René Gislum

Are ant feces nutrients for plants? A metabolomics approach to elucidate the nutritional effects on plants hosting weaver ants

Research output: Contribution to journal/Conference contribution in journal/Contribution to newspaperJournal articleResearchpeer-review

Weaver ants (genus Oecophylla) are tropical carnivorous ant species living in high numbers in the canopies of trees. The ants excrete copious amounts of fecal matter on leaf surfaces, and these feces may provide nutrients to host trees. This hypothesis is supported by studies of ant-plant interactions involving other ant species that have demonstrated the transfer of nutrients from ants to plants. In this 7-months study, a GC–MS-based metabolomics approach along with an analysis of total nitrogen and carbon levels was used to study metabolic changes in ant-hosting Coffea arabica plants compared with control plants. The results showed elevated levels of total nitrogen, amino acids, fatty acids, caffeine, and secondary metabolites of the phenylpropanoid pathway in leaves from ant-hosting plants. Minor effects were observed for sugars, whereas little or no effect was observed for organic acids, despite the fact that lower levels of total carbon were found in ant-hosting plants. The increased levels of total nitrogen, amino acids, fatty acids and caffeine and the decreased total carbon were consistent with changes observed in plants grown with an increased supply of nitrogen-containing nutrients. The up-regulation of the phenylpropanoid pathway could indicate biotic stress and/or nutrient deficiency. However, because nutrient deficiency was contradicted by the remaining results, this pathway up-regulation was ascribed to biotic stress caused by the physical presence of the weaver ants.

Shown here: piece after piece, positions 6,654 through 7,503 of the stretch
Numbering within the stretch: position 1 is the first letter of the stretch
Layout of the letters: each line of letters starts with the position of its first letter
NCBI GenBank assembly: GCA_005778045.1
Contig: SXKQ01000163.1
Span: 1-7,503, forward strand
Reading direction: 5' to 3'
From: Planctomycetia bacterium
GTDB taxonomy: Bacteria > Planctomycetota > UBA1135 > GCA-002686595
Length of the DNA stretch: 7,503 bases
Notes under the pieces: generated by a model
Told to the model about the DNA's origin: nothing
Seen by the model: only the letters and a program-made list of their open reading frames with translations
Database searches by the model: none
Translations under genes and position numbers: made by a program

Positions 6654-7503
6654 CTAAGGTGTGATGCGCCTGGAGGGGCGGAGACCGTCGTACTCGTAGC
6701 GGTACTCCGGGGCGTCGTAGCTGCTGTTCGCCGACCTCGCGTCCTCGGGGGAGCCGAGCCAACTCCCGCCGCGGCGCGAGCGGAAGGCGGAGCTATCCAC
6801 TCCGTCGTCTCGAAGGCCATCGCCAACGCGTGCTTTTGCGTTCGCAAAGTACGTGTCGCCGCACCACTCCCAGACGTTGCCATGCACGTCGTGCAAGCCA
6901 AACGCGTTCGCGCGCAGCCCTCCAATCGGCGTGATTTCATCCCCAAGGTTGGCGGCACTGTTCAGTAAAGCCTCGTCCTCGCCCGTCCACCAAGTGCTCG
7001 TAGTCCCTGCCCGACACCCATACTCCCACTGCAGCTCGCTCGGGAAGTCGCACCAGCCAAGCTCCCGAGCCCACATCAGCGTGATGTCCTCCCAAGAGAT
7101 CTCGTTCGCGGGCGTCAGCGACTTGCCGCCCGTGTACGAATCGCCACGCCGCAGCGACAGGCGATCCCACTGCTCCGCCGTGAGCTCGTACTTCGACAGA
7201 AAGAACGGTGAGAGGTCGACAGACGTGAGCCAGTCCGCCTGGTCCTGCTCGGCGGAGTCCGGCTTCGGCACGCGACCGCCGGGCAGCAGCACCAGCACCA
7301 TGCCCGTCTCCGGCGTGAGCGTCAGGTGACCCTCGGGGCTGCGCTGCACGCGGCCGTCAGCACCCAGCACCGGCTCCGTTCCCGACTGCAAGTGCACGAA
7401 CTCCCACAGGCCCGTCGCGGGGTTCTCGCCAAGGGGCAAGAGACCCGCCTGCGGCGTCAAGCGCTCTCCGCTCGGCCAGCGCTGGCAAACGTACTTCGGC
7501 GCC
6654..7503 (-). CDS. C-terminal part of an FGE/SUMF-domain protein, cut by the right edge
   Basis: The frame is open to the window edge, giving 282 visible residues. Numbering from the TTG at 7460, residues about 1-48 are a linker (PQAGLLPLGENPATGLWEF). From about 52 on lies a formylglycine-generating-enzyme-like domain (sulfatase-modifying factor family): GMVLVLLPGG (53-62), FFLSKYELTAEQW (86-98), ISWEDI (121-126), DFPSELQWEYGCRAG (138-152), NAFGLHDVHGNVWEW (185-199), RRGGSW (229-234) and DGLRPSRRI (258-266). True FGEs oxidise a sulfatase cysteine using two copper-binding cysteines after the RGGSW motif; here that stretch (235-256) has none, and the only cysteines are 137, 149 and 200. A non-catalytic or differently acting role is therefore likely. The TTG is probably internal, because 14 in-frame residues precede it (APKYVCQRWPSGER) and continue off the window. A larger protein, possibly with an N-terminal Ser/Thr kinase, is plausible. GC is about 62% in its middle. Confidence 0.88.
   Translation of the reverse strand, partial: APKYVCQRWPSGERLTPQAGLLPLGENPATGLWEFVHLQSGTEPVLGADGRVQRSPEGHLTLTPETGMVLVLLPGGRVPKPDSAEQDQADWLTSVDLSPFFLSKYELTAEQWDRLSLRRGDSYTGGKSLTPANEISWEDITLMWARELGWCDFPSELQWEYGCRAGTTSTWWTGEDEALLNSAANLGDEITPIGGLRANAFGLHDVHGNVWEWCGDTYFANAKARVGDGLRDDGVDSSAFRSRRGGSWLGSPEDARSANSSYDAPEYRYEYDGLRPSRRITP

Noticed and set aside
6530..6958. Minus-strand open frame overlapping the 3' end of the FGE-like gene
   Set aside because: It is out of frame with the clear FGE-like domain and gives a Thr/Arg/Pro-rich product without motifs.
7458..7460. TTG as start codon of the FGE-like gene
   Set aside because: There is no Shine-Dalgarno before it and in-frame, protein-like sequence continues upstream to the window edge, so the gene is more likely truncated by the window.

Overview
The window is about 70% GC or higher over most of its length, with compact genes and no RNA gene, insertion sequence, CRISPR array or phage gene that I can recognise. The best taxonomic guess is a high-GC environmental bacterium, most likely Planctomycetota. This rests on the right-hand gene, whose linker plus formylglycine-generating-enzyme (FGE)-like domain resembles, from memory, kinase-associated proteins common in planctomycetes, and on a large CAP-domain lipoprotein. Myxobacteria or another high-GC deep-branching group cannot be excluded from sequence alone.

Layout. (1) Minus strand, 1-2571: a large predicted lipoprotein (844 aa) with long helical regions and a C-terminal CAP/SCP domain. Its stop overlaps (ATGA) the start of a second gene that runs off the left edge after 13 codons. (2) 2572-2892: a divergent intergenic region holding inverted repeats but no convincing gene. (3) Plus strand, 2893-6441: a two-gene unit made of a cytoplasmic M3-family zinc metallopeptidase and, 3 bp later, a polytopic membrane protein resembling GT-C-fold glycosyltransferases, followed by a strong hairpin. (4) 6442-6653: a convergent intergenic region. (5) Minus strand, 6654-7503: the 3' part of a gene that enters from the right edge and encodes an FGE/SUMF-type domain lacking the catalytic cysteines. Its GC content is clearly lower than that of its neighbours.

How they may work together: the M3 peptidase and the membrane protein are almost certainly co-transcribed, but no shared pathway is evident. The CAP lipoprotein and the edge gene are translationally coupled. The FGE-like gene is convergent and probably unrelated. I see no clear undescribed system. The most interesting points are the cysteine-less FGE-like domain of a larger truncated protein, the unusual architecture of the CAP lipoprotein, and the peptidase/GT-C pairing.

Original languageEnglish
JournalMetabolomics
Volume11
Issue4
Pages (from-to)1013-1028
Number of pages16
ISSN1573-3882
DOIs
Publication statusPublished - 2015

See relations at Aarhus University Citationformats

ID: 83593140